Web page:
Read it all.

Posted in * Culture-Watch, * Religion News & Commentary, Blogging & the Internet, Globalization, Other Churches, Pope Benedict XVI, Religion & Culture, Roman Catholic, Science & Technology

(PBS Newshour) Exploring Technology: the Effectiveness and Consequences of Drone Warfare

NARRATOR: Depending on the situation, the decision to kill comes from an intelligence officer who could be anywhere, a battle commander on the ground, or sometimes the pilot.

JEFFREY BROWN: Since the Obama administration came to power four years ago, the United States has vastly increased the number of drone strikes against suspected terrorists.

Just today, Reuters reported that six suspected al-Qaida militants were killed in Yemen. But their use has been highly controversial, on a number of levels.

And we move to that debate now, with Seth Jones, who worked for the commander of U.S. special forces in Afghanistan from 2009 to 2011 and is now a senior political scientist at the RAND Corporation, and Chris Anders, senior legislative counsel at the American Civil Liberties Union….

Read or watch it all.

Posted in * Culture-Watch, * Economics, Politics, Defense, National Security, Military, Economy, Ethics / Moral Theology, Foreign Relations, Globalization, Law & Legal Issues, Politics in General, Science & Technology, Terrorism, The U.S. Government, Theology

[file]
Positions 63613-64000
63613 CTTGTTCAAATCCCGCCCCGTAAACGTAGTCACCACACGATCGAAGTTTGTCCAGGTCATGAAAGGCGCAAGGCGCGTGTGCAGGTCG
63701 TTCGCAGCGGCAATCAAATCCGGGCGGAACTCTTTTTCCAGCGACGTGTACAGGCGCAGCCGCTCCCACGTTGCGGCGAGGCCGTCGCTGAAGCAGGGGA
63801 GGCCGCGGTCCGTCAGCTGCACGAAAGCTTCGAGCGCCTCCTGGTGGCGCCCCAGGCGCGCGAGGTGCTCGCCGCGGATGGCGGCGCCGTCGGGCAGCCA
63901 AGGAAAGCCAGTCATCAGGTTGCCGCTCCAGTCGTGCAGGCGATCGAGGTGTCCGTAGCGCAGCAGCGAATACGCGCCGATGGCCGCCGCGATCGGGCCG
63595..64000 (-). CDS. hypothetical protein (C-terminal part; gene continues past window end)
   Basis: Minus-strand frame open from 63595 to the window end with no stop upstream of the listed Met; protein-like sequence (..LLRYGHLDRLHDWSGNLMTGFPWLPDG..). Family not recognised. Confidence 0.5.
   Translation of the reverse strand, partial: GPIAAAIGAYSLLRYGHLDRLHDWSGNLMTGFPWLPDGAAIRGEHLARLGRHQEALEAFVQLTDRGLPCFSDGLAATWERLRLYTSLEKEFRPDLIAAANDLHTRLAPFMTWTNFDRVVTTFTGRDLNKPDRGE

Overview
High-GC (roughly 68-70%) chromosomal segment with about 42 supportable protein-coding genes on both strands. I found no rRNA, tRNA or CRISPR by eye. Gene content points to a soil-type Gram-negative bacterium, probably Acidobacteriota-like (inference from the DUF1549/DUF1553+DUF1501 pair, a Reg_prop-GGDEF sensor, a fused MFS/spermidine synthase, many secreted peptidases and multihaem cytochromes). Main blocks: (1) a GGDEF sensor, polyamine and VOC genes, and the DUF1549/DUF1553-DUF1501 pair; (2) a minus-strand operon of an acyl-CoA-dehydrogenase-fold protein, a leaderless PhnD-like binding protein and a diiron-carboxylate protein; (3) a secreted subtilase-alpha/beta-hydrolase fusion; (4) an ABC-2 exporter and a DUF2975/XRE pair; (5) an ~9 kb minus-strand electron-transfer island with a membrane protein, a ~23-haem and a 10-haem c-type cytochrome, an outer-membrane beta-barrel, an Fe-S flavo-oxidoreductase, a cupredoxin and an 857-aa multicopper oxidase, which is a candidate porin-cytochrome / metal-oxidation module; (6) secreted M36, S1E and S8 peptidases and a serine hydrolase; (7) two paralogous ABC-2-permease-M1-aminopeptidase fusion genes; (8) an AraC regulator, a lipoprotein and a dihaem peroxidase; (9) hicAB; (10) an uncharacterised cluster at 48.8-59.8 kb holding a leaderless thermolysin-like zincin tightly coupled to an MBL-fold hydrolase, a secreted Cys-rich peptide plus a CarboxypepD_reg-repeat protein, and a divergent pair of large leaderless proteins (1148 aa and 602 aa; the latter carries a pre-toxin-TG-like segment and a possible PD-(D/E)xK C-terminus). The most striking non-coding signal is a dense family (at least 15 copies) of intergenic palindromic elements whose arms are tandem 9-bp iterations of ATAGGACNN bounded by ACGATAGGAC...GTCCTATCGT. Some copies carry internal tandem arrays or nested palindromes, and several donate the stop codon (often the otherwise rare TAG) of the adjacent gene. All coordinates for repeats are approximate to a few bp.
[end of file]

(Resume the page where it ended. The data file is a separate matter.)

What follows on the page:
(RNS) S.C. Episcopal diocese claims a victory in theology and polity struggle

The …Episcopal Diocese of South Carolina has won the latest round in its fight…[with] the national church.

A South Carolina judge on Wednesday (Jan. 23) issued a temporary restraining order that prevents the national church from using the name or seal of the diocese, which espouses a more traditional theology and disapproves of the national church’s acceptance of same-sex marriage and [non-celibate] gay bishops.

Read it all.

Posted in * Anglican - Episcopal, * Culture-Watch, Episcopal Church (TEC), Ethics / Moral Theology, Law & Legal Issues, TEC Conflicts, TEC Conflicts: South Carolina, Theology

(Church Times) Clergy in North Africa fearful as PM talks of military response

Police dogs checking for explosives at St George’s Anglican Church, Tunis, on Sunday, were “a healthy reminder that we live in volatile times”, the Area Bishop for North Africa, Dr Bill Musk, said on Tuesday. He spoke in the wake of an attack by Islamist terrorists in Algeria in which 37 hostages were killed, and a warning by the Prime Minister that North African states had become “a magnet for jihadists”.